Hmmm. Would I ever want to be a property manager in Boerne or the Fair Oaks Ranch area? I really never thought about it, so today I attended a seminar about the subject, and learned some things that I’ll share with you.
The seminar featured a panel of three successful property managers and was question and answer.
The first question to the panel was:
What would you tell a property owner who was trying to decide whether or not they should lease their property or sell it.
-Advice from the panel included that the property owner should be counseled to have at least two months mortgage payments in reserve for future repairs. It was pointed out that many property owners do not have the cash on hand for air-conditioner replacement, hot water tank replacement, etc.
-The panel also advised property owners to keep in mind that their mortgage payment and the expected rent payment are not connected. Rent payments are market driven. Do not expect a tenant to pay your mortgage plus give you a profit. If it happens that’s wonderful but it does not always work out that way!
-One interesting tidbit that one of the experts gave was that sometimes he reminds property owners that even if a rent payment is $200 less than the mortgage payment the owner is still on track to own that property for as little as $200 a month.
Another question to the panel was:
What part of your job is not necessarily in the job description? (In other words what are some of the other things you deal with the besides just collecting rent, finding tenants etc.)
-The panel unanimously agreed that as a property manager you must remember you are married to the client. Sometimes a divorce needs to happen. Be picky in who you work for. And never take a property on in a managerial capacity that you have not personally walked before you sign the agreement.
-The panel made a point that they often screen tenants much more thoroughly than they do owners. They advise screening owners as well. One panelist recommended testing an owner by telling them they’ll need to spend $100, for example, to paint a wall. If the owner throws a fit over a $100 suggestion they may be too much of a cheapskate to take on as a client! They will be fighting with you on every repair.
-One panelist said they turn down 50% of owners that approach them to manage property on their behalf.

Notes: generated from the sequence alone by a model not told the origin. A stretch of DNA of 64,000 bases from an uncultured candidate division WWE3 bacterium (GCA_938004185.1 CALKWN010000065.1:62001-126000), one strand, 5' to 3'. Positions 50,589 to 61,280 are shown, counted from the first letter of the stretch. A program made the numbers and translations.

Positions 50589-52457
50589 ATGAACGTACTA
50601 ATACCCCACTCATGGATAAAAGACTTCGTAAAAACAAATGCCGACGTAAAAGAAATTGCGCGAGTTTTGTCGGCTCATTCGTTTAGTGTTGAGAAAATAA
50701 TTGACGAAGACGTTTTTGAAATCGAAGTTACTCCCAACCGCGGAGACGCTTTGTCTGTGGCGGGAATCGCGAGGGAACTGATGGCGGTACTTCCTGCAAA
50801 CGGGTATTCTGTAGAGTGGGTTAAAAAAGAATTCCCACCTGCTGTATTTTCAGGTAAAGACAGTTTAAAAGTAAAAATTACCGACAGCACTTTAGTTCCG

–Additional rolls that property managers are sometime asked to fill which are not a part of the job description include: owners asking for tax advice. Expecting property managers to be plumbing and air conditioner experts, as well as marriage and family counselors. Property managers are not tax experts. Call a CPA or attorney if you have questions like that was a common theme.
The panel was asked to give advice to folks new to property management.
-A common theme of advice was stay educated.
-Never talk to the other person’s attorney. If a tenant brings up the word “lawyer” just give them the phone number to your attorney and tell them to make that conversation happen. While often times it is just a smokescreen it was pointed out that going to court and having attorneys involved gets expensive. Make an attorney talk to an attorney.
-Additional advice to newbies was to keep tenant emergency contact information current. One of the panelist said that because a tenant had renewed for the last 10 years their emergency contact information was not current. When the tenant died in it was difficult to reach the next of kin.
-Don’t talk to anyone not on the lease.
The panel was asked an additional follow-up question on how a new agent can get and stay educated.
-The panel advises all property managers to stay current on property code. Take classes from the San Antonio Board of Realtors. Become a member in NARPM. Buy the Red Book of property codes. Download the “Landlords and Tenant Guide” free from the Texas A&M Real Estate Center.
The panel of property management experts were asked about common mistakes they seeing made by new managers and asked to share other words of wisdom.
-The experts recommend talking to your broker. Some brokers do not allow their sales agents to be property managers. They pointed out that your broker does not want to learn by accident that you have started managing property. Because of broker liability, many brokers do not even want to deal with the headaches that can come along with property management.
-One of the property management experts said he refers often to the TAR legal hotline as a resource.
-One of the experts said to stay out of trouble by making sure all verbal conversations are documented in writing by sending a confirmation email to confirm there was no misunderstanding.
-During the round table discussion of property management, one of the experts recommended sometimes admitting you are wrong even if you are not wrong. Many times in lower courts the decision goes to the tenant even if it is clearly in writing that the owner is correct. The expert told a story about how a property owner who was clearly on the right side of the legal case had to pay $2,000 of legal and court costs over a $150 carpet cleaning bill!
-Never try to evict someone around Christmas time. They say it just won’t happen!
After the session, being a property manager sounds interesting and a challenge. Do you need a property manager? If I’m not right of the job, I can help you find the right fit!